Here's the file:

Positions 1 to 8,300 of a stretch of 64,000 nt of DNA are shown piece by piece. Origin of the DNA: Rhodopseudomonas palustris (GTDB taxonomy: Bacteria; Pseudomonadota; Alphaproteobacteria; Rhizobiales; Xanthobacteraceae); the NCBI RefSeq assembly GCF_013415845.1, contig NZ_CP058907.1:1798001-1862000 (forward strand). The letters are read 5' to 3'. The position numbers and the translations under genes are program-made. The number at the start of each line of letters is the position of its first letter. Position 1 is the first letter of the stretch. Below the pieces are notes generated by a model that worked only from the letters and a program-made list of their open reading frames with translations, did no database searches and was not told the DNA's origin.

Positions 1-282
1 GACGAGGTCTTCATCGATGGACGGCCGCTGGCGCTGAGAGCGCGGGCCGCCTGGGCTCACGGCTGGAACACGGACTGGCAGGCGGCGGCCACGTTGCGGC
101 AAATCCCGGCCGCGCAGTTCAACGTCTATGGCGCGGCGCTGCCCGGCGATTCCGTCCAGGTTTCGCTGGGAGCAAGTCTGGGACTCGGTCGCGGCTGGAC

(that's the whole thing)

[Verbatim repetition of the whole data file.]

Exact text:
Positions 1 to 8,300 of a stretch of 64,000 nt of DNA are shown piece by piece. Origin of the DNA: Rhodopseudomonas palustris (GTDB taxonomy: Bacteria; Pseudomonadota; Alphaproteobacteria; Rhizobiales; Xanthobacteraceae); the NCBI RefSeq assembly GCF_013415845.1, contig NZ_CP058907.1:1798001-1862000 (forward strand). The letters are read 5' to 3'. The position numbers and the translations under genes are program-made. The number at the start of each line of letters is the position of its first letter. Position 1 is the first letter of the stretch. Below the pieces are notes generated by a model that worked only from the letters and a program-made list of their open reading frames with translations, did no database searches and was not told the DNA's origin.

Positions 1-282
1 GACGAGGTCTTCATCGATGGACGGCCGCTGGCGCTGAGAGCGCGGGCCGCCTGGGCTCACGGCTGGAACACGGACTGGCAGGCGGCGGCCACGTTGCGGC
101 AAATCCCGGCCGCGCAGTTCAACGTCTATGGCGCGGCGCTGCCCGGCGATTCCGTCCAGGTTTCGCTGGGAGCAAGTCTGGGACTCGGTCGCGGCTGGAC